Women's Legal Services
Are you currently involved in a situation where you are unsure of your rights and need legal advice? Do you feel you have been discriminated against by gender, race, sexuality or religion? Are you unsure whether you are being sexually harassed? Are you facing divorce or separation? Have you been a victim of crime or suffered from domestic violence? Do you have a dispute over your child support, consumer purchases, tenancy, or debts? Have you been unlawfully dismissed by your employer? To find out what your legal rights are and to get professional advice on these and many other issues, your local Community Legal Centre can provide assistance.
Community Legal Centres are independent, non-profit organisations that provide free legal information to assist you in understanding and protecting your legal rights. They provide confidential advice and assistance to more than 350, 000 people each year from 169 individual centres nationally. Their services are aimed at assisting people in making informed choices and decisions about the options available to them. Within the legal system, they also perform important roles in court representation, advocacy, law reform, test case litigation, referrals and community legal education.
Legal centres are a good starting place to have your legal questions answered and to clarify what your rights are. Most legal centres provide generalist services and information to help you with everyday legal problems. You may be referred to more specialised legal centres that service disadvantaged groups like young people, women, migrants and aboriginal communities. Other centres are devoted to particular issues like, consumer rights, the environment, employment, tenancy, sexual assault, welfare, HIV/Aids and mental health etc. Depending on your circumstances, you could be referred to a private solicitor or your state Legal Aid body.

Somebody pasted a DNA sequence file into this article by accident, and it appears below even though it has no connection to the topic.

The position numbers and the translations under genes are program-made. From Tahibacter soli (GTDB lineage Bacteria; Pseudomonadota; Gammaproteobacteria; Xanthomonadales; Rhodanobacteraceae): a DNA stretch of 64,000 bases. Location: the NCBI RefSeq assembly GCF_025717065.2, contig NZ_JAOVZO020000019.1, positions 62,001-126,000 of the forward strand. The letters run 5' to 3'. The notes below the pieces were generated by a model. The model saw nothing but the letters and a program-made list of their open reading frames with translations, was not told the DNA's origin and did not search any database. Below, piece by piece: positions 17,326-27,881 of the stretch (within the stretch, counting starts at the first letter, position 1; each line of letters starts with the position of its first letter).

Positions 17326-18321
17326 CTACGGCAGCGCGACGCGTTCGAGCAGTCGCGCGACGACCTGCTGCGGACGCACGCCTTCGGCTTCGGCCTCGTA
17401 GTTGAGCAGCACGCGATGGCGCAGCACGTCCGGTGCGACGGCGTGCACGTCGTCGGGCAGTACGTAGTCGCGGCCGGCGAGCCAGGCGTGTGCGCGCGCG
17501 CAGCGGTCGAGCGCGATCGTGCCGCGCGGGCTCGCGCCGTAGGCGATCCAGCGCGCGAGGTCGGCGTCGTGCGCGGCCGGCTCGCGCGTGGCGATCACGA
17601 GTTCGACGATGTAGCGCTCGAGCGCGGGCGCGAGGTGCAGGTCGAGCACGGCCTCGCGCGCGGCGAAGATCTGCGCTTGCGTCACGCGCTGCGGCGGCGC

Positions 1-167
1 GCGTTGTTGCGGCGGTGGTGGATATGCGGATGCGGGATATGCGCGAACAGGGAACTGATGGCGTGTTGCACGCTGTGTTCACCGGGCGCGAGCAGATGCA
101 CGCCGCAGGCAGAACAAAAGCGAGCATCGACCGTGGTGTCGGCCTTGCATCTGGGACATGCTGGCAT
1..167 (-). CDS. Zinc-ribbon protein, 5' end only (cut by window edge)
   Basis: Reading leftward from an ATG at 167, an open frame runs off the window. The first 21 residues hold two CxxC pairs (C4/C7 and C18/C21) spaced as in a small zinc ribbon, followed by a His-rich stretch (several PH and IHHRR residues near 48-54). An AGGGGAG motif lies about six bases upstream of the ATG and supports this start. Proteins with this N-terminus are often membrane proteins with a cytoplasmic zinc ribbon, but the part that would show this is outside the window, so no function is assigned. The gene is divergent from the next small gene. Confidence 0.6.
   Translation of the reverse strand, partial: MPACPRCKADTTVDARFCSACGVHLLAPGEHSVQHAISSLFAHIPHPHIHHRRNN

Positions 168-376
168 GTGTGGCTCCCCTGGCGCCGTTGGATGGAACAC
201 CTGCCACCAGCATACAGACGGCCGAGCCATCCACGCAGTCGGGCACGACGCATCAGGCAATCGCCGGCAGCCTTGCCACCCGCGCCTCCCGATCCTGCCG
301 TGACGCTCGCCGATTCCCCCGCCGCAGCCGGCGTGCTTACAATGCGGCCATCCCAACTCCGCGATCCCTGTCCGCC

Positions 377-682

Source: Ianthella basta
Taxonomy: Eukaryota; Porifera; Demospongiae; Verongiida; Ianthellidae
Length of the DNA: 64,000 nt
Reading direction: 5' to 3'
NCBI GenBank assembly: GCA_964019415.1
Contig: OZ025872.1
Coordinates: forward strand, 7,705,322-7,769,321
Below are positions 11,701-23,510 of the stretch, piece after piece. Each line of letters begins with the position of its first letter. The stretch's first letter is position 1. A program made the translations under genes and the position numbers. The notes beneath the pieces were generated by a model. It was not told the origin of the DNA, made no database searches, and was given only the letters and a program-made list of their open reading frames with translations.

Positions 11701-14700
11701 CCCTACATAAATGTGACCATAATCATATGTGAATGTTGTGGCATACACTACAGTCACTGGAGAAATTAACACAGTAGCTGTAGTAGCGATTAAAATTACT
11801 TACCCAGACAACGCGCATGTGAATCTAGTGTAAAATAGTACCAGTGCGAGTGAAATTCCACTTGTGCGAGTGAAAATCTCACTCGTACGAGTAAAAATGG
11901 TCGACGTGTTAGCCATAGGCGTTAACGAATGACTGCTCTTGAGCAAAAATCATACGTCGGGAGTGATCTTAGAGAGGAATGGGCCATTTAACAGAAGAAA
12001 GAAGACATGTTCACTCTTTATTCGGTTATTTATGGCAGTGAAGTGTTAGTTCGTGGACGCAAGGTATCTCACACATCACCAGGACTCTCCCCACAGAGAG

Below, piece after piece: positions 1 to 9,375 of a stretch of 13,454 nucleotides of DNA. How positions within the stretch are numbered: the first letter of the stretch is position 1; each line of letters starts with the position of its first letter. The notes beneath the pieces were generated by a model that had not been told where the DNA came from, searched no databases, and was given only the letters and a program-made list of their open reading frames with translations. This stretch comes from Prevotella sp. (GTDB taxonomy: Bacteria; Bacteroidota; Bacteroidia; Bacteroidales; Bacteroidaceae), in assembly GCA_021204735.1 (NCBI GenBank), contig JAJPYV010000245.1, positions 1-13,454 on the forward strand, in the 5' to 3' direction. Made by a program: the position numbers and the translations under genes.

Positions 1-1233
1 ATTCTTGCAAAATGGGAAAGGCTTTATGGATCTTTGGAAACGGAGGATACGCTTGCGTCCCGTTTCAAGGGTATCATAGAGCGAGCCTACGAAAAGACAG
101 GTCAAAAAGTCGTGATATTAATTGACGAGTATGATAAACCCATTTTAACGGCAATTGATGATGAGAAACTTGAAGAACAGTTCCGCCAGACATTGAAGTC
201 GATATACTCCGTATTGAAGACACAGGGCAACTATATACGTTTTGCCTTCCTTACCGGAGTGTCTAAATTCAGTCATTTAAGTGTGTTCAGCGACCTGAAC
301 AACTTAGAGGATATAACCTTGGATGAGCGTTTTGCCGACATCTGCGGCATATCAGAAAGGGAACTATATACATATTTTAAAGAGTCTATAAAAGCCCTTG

Centres can provide you with the information you need to resolve disputes legally or refer you to other organisations. In many cases, mediation and counselling can be an equally effective method of dispute resolution. In cases of simple workplace disputes, difficult relationship breakdowns or noisy late night parties, knowing your legal rights can give you the information you need to talk to your employer, partner or neighbour to resolve your dispute through communication. Legal action should be the last resort, used only when both parties cannot come to an agreement.
The larger centres have informative websites that detail the services they provide and answer common questions. Advice can be given by telephone, email or in person. Some centres provide after hour services. Generally you should contact the legal centre in advance to make an appointment. Many legal centres provide educational pamphlets, brochures, booklets, fact sheets, videos and other materials to assist you in understanding the law. The people that make up legal centres are often volunteers or legal professionals who work in this environment because they have a genuine desire to help the community they serve.
Visit www.lawmap.com.au for information about individual centres and their services.